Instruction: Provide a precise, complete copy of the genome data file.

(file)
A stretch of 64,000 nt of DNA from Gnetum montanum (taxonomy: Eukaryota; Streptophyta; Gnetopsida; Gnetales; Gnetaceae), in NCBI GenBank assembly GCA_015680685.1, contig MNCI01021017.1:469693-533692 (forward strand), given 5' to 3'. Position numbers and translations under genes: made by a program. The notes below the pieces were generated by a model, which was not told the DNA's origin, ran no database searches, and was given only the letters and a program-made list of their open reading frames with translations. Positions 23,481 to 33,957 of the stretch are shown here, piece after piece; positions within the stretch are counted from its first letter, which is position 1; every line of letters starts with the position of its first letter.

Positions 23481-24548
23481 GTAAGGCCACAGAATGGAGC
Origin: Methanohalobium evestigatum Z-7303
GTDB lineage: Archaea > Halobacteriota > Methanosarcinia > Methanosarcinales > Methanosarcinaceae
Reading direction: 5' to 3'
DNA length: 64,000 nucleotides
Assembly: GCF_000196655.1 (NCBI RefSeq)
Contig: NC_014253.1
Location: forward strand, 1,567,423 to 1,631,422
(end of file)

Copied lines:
A stretch of 64,000 nt of DNA from Gnetum montanum (taxonomy: Eukaryota; Streptophyta; Gnetopsida; Gnetales; Gnetaceae), in NCBI GenBank assembly GCA_015680685.1, contig MNCI01021017.1:469693-533692 (forward strand), given 5' to 3'. Position numbers and translations under genes: made by a program. The notes below the pieces were generated by a model, which was not told the DNA's origin, ran no database searches, and was given only the letters and a program-made list of their open reading frames with translations. Positions 23,481 to 33,957 of the stretch are shown here, piece after piece; positions within the stretch are counted from its first letter, which is position 1; every line of letters starts with the position of its first letter.

Positions 23481-24548
23481 GTAAGGCCACAGAATGGAGC
Origin: Methanohalobium evestigatum Z-7303
GTDB lineage: Archaea > Halobacteriota > Methanosarcinia > Methanosarcinales > Methanosarcinaceae
Reading direction: 5' to 3'
DNA length: 64,000 nucleotides
Assembly: GCF_000196655.1 (NCBI RefSeq)
Contig: NC_014253.1
Location: forward strand, 1,567,423 to 1,631,422